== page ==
For so long, it seemed we lived and breathed brain injury. Our entire lives became devoted to my husband’s recovery. Even though the rest of the world had moved on, we were still struggling to find our baseline…to find our “normal.”
The first year was devoted to his cognitive abilities and getting him back to a “functioning” level. Whatever that means. So while other families were dividing their time between dance recitals and basketball practice, our family was shuttling from one therapy to another, hoping to one day get back to normal.
There was speech therapy where flash cards were held up with pictures of everyday objects and my husband’s job was to simply name the object. I remember he always got stuck on the one with the picture of a strange contraption with two wheels, a seat and peddles.
It was a bicycle.
There was occupational therapy where he was asked to get dressed on his own (which took him a while), count money (which he couldn’t do) and read early reader books (which he could do). There was physical therapy where he was asked to toss a balloon in the air back and forth with a stroke patient to test his reaction time. It was better than the stroke patient’s.
We also had to divide our time between vision therapy (because surprise, surprise, the eyes are connected to the brain), and psychiatric therapy where they were waiting for the depression to hit. But that’s an entirely different post.
Through this all, it was my sons who suffered most. Their lives had been turned upside down, their routine shattered. There was no more family dinners or camping in the woods. No more books before bed or just a lazy day around the house. There was no more normal.
The guilt of this hit me when my oldest son, K, was staying the night at my moms. He had spent a lot of time with my mom since the accident. I just didn’t have it in me to balance both caregiver for my husband and attentive mother to my boys. But K had had enough of Nana. He started to cry and demand to go home. He wanted his own bed, his own house, his own normal. It occurred to me then, that in my quest to “fix” my husband, my son had lost both parents.
I realized I couldn’t keep the injury from K anymore. We had a marathon of recovery ahead of us and we needed to do it as a family. So I decided to get K involved. At that time, he was just learning how to read. So I had him read to Dadda. They both took in the visual words and helped to strengthen their comprehension skills. We played a game called BLINK that focused on multitasking in the brain. You must match numbers to numbers, colors to colors and shapes to shapes. My husband and son were on the same multitasking level at that time. We started a gratitude journal, where each night we would sit down as a family and name the best thing that happened in our day. My husband would then write it all down in the journal and my son would draw a picture of the events. This helped to strengthen my husband’s memory by recalling the day.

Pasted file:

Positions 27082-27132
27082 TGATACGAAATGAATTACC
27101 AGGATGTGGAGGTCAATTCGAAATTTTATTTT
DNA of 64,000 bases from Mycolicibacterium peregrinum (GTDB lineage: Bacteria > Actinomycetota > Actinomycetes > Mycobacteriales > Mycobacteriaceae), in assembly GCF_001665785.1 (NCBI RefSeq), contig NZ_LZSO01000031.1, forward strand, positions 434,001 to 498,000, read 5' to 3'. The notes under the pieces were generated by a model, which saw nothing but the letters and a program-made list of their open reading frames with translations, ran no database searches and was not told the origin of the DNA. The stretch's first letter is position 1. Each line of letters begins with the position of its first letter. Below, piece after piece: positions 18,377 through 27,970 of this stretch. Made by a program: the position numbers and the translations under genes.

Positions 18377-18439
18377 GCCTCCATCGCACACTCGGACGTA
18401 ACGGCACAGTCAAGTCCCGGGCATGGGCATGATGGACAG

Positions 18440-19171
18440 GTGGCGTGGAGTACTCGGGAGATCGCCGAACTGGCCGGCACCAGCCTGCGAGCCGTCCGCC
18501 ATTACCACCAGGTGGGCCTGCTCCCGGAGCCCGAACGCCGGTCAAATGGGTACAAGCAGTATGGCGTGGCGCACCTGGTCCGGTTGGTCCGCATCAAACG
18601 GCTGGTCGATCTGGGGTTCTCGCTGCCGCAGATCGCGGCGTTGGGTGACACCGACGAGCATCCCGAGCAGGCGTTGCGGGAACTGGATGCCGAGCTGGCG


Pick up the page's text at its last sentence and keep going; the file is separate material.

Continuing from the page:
Doctors have said that the most significant recovery from brain injury happens within the first year. I don’t agree with this. Each year my husband has recovered, but in completely different areas. The first may have been devoted to making him “functioning,” but the other years were devoted to his emotional, spiritual, and societal recovery.
Brian injury is a life sentence and recovery never really stops. There has never been a day when my husband woke up and said “I’m cured!” And honestly, the most significant strides in his “Self” recovery have been in the past year or so.
We never did find our normal, not like it was anyway. But we found a new normal. A normal that told us everything changes and not all changes are bad. Where brain injury is concerned, change is a sign of growth. Change is normal.